Name: Deland Dwight Zubke
Rank/Branch: E5/US Army
Unit: B Battery, 7th Battalion, 15th Artillery, 52nd Artillery Group
Date of Birth: 28 October 1951 (Dickinson ND)
Home City of Record: Grassy Butte ND
Date of Loss: 02 March 1971
Country of Loss: South Vietnam
Loss Coordinates: 143300N 1073640E (YB805097)
Status (in 1973): Missing in Action
Category: 2
Aircraft/Vehicle/Ground: Ground
Refno: 1713
Source: Compiled from one or more of the following: raw data from U.S.
Government agency sources, correspondence with POW/MIA families, published
sources, interviews. Updated by the P.O.W. NETWORK in 2004.
Other Personnel in Incident: (none missing)
SYNOPSIS: SP5 Deland W. Zubke was serving as a radio operator for a U.S.
Artillery forward observer attached to an ARVN unit in South Vietnam. On
February 28, 1971, at about 1700 hours, his unit came under enemy attack,
and was forced to occupy defensive positions.
At 1410 hours on March 1, the ARVN unit's perimeter was breached and the
unit began to break up, with the survivors attempting to evade capture. The
three other Americans serving with this group evaded capture. Survivors
report last seeing SP5 Zubke inside the defensive perimeter. While the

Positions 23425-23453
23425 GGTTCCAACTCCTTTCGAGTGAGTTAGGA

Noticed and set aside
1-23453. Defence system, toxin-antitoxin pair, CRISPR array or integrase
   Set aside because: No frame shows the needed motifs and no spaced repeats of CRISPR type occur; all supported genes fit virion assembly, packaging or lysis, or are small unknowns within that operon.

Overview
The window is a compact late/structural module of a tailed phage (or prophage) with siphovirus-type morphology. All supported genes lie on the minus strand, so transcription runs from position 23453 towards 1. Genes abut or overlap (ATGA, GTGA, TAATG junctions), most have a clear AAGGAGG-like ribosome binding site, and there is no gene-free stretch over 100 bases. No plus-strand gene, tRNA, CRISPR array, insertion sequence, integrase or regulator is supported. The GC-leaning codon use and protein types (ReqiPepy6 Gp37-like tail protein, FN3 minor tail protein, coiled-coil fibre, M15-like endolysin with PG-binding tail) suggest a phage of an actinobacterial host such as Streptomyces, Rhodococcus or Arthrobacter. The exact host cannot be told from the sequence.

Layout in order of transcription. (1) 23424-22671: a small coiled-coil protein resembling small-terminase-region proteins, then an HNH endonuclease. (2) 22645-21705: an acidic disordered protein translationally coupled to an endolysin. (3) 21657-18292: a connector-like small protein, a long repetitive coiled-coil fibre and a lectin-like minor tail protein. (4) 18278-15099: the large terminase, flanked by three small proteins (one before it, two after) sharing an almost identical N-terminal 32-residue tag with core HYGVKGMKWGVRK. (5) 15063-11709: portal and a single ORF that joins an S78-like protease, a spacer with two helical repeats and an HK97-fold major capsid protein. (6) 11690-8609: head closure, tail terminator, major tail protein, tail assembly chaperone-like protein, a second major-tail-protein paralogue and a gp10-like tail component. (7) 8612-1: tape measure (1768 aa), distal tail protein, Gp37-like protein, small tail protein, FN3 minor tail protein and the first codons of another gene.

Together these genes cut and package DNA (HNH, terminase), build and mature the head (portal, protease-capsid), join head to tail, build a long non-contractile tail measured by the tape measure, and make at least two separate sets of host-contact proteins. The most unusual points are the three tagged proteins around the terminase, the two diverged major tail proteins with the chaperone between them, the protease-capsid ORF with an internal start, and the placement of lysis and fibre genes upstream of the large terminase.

surviving escaped, they called an air strike on their former position. Zubke
was not seen again.
Zubke was presumed to have been killed in the air strike called in to
protect the surviving members of the team. A cold reality of war is that the
few may sometimes suffer for the greater good of many. The Army believes
this is the case with Zubke, but because, in the confusion there is the
chance that Zubke left the bunker, the Army did not declare him killed, but
listed him Missing in Action. Clearly, the Army accepted the possibility
that Zubke had been captured.
Although Zubke was not among the prisoners returned a the end of the war,
thousands of reports have been received indicating that many Americans are
still alive in Southeast Asia, held against their will. One of them could be
SP5 Deland W. Zubke. If so, what must he be thinking of his country?
Associated Press Newswires
Saturday, June 12, 2004
 MIA bracelet unites women after two decades
WATFORD CITY, N.D. (AP) - A bracelet worn for a North Dakota soldier missing
in Vietnam has brought two women together after more than two decades.
"There really are nice people in the world," said Drusilla Zubke, 77, after
meeting Bonnie Barrett, 36, the keeper of her son's missing-in-action